UNIT                              LOAD      ACTIVE   SUB       DESCRIPTION                  loaded    inactive dead      Emergency Mode        loaded    inactive dead      First Boot Complete                  loaded    inactive dead      Login Prompts (Pre)                      loaded    active   active    Login Prompts                  loaded    inactive dead      Graphical Interface               loaded    active   active    Local File Systems (Pre)                   loaded    active   active    Local File Systems

LOAD   = Reflects whether the unit definition was properly loaded.
ACTIVE = The high-level unit activation state, i.e. generalization of SUB.
SUB    = The low-level unit activation state, values depend on unit type.
270 loaded units listed.
To show all installed unit files use 'systemctl list-unit-files'.

Only Listing Inactive Services on Ubuntu

The systemctl tool also allows you to list services based on their current state.

To list services on your Ubuntu system based on its state, you will want to use the “--state” option, followed by the state.

A simple syntax for this is what we have shown below.

sudo systemctl list-units --state=

For example, if we only wanted to list inactive services on our Ubuntu device, we would use the following command.

sudo systemctl list-units --state=inactive

How To List Service Files on Ubuntu

While we have shown you how to list your Ubuntu device’s active and inactive services, you may want to know where their service files are located.

This section will show how you can use the same systemctl command to output each service as a path to its service file.

Listing All Service Files on Ubuntu

Unlike listing the services, listing service files will, by default, list every service file on your system regardless of whether they are enabled or disabled.

To list service files on Ubuntu, you must use the following command within the terminal. The major change with this command is the change from “list-units” to “list-units-files“.

sudo systemctl list-units-files

Like with listing services, if you don’t want the results to be paginated, you need to include the “--no-pager” option.

sudo systemctl list-units-files --nopager

Example of Listing Service Files

Below, you can see a small example of the data that you will get by listing service files on your Ubuntu system.

UNIT FILE                         STATE           VENDOR PRESET                   disabled        disabled                    static          -                     disabled        enabled          disabled        enabled              static          -                  enabled         enabled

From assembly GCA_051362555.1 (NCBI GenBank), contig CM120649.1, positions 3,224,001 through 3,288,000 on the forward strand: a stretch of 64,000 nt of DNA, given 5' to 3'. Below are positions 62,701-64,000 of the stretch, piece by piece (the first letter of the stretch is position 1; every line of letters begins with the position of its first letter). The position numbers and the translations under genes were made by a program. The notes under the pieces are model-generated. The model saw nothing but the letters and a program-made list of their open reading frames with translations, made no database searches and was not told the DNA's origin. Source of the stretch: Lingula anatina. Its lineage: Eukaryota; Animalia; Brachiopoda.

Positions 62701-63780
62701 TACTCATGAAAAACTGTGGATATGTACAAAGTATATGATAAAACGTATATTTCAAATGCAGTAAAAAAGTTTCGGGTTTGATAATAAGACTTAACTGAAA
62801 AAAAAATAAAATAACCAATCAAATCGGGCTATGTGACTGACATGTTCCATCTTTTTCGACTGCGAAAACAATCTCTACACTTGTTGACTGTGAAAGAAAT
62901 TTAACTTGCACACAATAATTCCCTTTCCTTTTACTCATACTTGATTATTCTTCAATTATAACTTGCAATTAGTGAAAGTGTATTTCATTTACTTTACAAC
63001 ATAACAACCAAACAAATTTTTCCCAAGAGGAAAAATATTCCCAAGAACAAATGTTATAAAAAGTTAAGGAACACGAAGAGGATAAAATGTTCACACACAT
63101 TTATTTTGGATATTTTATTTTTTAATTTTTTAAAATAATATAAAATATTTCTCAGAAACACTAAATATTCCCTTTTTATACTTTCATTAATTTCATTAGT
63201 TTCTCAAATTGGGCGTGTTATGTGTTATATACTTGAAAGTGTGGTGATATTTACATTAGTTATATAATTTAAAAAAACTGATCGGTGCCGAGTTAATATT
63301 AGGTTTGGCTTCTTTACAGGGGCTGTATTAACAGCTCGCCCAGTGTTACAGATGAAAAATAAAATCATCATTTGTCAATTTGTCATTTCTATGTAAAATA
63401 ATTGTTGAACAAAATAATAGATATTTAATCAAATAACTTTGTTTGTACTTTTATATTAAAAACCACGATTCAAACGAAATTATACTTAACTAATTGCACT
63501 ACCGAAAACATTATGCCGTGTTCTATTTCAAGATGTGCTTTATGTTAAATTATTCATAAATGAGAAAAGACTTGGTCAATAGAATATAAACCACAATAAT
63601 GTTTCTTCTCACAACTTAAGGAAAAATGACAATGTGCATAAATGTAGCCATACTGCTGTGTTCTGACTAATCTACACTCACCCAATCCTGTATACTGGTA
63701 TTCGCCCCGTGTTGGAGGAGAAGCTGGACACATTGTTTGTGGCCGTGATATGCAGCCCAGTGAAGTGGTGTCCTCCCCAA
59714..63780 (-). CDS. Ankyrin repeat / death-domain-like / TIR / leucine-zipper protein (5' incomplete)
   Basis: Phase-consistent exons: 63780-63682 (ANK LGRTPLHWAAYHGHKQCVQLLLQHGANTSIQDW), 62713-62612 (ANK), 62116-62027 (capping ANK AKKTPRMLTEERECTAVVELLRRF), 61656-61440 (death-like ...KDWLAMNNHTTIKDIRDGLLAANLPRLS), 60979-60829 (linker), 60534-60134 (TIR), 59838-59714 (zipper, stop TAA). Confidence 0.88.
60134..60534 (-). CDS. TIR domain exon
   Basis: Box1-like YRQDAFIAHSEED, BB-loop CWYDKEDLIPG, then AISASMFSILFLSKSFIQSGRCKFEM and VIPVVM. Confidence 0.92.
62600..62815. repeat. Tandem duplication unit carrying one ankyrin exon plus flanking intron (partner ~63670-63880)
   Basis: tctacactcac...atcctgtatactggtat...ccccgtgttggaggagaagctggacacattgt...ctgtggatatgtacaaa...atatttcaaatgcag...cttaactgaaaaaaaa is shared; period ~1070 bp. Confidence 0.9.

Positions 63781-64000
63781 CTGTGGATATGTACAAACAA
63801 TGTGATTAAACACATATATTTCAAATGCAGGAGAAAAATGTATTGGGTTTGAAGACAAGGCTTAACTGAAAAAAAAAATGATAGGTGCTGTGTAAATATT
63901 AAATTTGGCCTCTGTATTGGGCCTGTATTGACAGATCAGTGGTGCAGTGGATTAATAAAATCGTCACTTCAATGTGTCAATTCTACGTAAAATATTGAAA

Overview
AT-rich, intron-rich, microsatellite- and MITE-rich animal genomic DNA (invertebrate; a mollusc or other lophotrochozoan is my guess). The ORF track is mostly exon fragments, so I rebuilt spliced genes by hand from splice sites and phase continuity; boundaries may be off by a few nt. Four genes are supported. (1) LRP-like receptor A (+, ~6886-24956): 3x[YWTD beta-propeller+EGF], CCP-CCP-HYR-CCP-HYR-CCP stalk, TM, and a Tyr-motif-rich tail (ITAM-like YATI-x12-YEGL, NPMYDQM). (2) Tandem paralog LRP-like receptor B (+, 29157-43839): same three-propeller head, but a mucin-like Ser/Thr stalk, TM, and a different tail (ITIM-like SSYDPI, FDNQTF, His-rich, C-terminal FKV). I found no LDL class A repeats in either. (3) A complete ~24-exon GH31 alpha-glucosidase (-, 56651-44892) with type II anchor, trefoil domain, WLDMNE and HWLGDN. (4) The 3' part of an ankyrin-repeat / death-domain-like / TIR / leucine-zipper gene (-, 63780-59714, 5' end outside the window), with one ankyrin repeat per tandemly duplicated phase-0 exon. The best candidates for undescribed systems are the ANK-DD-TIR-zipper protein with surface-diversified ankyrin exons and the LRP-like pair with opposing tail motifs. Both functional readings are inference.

279 unit files listed.

You will notice there are three headers that we will quickly go over.

  • UNIT FILE: This is the name of the service file. If you want to override or edit this service, this is the file you will want to edit.
  • STATE: The state tells you the status of the service. It can be “enabled“, “disabled“, or “static“.
  • VENDOR PRESET:  This column will show you what the service is set to by default. This helps show whether a service has been enabled when it is typically disabled or vice versa.

At the bottom of the list, you will see a summary of the number of service files that are available on your system.

Listing Service Files Based On State

You can also be more selective with what service files are listed by systemctl on Ubuntu. All we need to do is use the “--state” option to specify the state we want.

After the “--state” option, you will want to specify the state you want that service file to be in when listed.

sudo systemctl list-units-files --state=

For example, if you wanted to list only disabled service files, you would use the following command within the terminal.

sudo systemctl list-units-files --state=disabled


At this point in the guide, you should now understand how to list services on the Ubuntu system.

Knowing how to list services can better help you manage your system.

Please leave a comment below if you have any questions about listing services.

If you found this tutorial useful, be sure to check out our many other Ubuntu guides.